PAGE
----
Hydrogen motoring too heavy for pundit
Plug-in tech is the way to go, apparently
'Leccy Tech As a way of getting yourself crossed off Honda President Takeo Fukui's Christmas card list, a recent LA Times story about the Honda FX Clarity hydrogen EV is going to take some beating.
Writer Dan Neil's bottom line is that “hydrogen is a lousy way to move cars”, a view based on two main criteria.
Honda's FX Clarity: fuelled by hydrogen and hot air?
Firstly, getting hydrogen into a car is horrible inefficient. By way of rough illustration, Neil reckons that getting 1kg of hydrogen from water takes about 60kWh of electricity. The Clarity's fuel tank takes 4kg of hydrogen which gives a range of 270 miles from 240kWh of electricity.
Compare and contrast, he suggests, with a plug-in Tesla Roadster that can do 220 miles on a full charge of its 53kWh lithium-ion battery.
Arguments about how far a Tesla Roadster will actually go on a full charge aside, the cost and efficiency honours seem to go to the plug-in EV by quite some margin.
Neil's second, and more obvious, point is that the cost of setting up a hydrogen filling station infrastructure of any meaningful size is going to be Biblically expensive. The odd filling station dotted about Southern California is one thing but, let's be honest, we aren't going to be seeing hydrogen pumps in Swindon or Sheffield any time soon.
Still, it's not all bad news for Honda - Neil clearly loves his Clarity. He just wants one he can plug in. Frankly, so do we - because it would be a car we could drive today and not in some mythical hydrogenized future. ®
Next page: Honda FX Clarity Picture Gallery
I call BS on that. Unless Mr Dingel has somehow broken the laws of physics!
The amount of electricity required to crack hydrogen from water FAR exceeds the energy that can be harnessed from said hydrogen, be that in a Fuel Cell, or by burning it.
IF (and it is a HUGE IF) he has figured some way of doing it, then he has done the impossible and created the perpetual motion machine.
You see, even if someone devised a 100% efficient method of cracking water, AND a 100% efficient method of harnessing the energy from the Hydrogen (Both of which are completely impossible), you would still only get back the same amount of energy you put in. (In this case, a 12V battery)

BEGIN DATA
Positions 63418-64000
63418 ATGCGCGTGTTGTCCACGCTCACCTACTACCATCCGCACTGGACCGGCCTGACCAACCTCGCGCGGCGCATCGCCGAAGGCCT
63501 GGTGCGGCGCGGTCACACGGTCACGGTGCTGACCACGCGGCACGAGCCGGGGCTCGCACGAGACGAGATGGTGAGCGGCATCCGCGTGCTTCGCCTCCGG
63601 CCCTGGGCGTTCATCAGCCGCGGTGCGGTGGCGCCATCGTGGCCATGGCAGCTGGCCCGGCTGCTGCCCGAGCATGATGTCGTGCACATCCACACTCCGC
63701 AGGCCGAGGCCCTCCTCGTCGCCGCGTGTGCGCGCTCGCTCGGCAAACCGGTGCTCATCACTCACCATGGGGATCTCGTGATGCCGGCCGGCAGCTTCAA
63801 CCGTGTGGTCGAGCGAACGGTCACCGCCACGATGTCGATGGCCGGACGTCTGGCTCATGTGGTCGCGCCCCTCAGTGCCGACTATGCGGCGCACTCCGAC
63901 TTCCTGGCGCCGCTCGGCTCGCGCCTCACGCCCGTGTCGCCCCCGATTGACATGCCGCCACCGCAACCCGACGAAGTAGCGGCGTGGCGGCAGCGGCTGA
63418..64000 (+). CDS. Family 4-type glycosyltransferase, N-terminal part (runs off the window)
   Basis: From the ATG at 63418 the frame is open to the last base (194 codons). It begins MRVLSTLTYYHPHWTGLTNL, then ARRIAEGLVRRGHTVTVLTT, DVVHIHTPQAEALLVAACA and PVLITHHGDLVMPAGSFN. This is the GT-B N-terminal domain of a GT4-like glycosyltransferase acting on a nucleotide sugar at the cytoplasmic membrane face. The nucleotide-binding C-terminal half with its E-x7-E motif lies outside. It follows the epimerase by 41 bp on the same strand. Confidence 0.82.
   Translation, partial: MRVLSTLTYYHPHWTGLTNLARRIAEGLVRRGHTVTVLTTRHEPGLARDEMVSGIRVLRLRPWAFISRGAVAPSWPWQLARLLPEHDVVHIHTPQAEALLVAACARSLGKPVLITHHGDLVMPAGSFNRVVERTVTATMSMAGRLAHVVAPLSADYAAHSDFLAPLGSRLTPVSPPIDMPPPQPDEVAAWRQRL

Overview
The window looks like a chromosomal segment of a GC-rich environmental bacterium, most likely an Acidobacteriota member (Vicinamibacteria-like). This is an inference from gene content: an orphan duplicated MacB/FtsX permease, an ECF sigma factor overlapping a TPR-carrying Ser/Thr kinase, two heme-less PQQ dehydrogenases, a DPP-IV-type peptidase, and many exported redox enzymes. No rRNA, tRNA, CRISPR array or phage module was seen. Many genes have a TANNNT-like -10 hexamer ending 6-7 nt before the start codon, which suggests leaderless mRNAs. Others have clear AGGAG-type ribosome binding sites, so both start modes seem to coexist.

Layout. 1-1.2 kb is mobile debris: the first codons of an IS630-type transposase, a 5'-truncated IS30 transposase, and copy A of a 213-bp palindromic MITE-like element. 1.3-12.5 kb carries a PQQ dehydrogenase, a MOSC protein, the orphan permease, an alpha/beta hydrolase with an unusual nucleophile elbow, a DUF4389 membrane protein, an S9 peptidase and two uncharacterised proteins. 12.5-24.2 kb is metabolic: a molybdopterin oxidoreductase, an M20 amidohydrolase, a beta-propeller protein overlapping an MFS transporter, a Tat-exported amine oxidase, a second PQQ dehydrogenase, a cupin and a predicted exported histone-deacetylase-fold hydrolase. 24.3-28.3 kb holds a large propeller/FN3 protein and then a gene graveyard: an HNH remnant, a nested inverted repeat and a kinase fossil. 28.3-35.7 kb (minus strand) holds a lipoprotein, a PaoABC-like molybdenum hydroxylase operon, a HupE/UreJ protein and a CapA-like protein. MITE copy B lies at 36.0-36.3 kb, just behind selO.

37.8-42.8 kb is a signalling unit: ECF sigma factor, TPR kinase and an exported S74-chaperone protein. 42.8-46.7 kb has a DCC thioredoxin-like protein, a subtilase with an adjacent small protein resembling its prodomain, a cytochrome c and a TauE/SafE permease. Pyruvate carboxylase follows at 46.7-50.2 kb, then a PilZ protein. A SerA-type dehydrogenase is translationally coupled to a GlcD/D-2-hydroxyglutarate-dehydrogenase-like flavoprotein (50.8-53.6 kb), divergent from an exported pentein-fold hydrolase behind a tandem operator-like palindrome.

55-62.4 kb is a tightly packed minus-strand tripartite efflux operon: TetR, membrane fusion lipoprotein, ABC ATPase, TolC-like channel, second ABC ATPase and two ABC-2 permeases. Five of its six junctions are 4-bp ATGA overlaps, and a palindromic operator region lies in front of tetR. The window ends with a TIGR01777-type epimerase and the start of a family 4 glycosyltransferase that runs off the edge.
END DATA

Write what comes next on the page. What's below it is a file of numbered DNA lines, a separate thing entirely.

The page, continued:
I hope I'm wrong. I really do. But that will also make Newton, Einstein, Hawking and every other physisist in the world wrong too.
Hydrogen Filling Stations?
There are many people around the world already running their cars on hydrogen and there is no need for any filling stations. The name Daniel Dingle comes to mind, who has been running his cars on hydrogen for more than 30 years, in the Philippines.
There is no need for a filling station, because you don't fill with hydrogen, you just fill water. You have an onboard hydrogen generator which is powered by the car's standard electrical system and extracts the hydrogen from the water. It's a very simple process and there is much information online regarding how to convert any vehicle to hydrogen. There are also kits available (although most of them only go half way, in that they allow you to convert your car to a hybrid).
There are online groups and forums for those interested in persueing this. On such group that springs to mind is the Yahoo! group "Watercar".
The technology is available, it's just that car manufacturers won't admit it yet. I beleive the reason for this is political.
In what way does that help the environment? If you burn ethanol you still produce C02. And how is the ethanol in E85 produced anyway?
What the world is looking for is a way of powering cars that reduces the emissions of greenhouse gasses. Using electricity whether directly as a plug in or indirectly via hydrogen generation, is favoured because there is a lot of research into producing electricity with low greenhouse gas emissions. Hydro, tidal, wave, wind and geothermal generation are all getting a lot of attention at the moment.
What the US is looking for is a way to reduce it's reliance on oil from the middle east. E85 is not a green alternative to derv and petrol, just an alternative.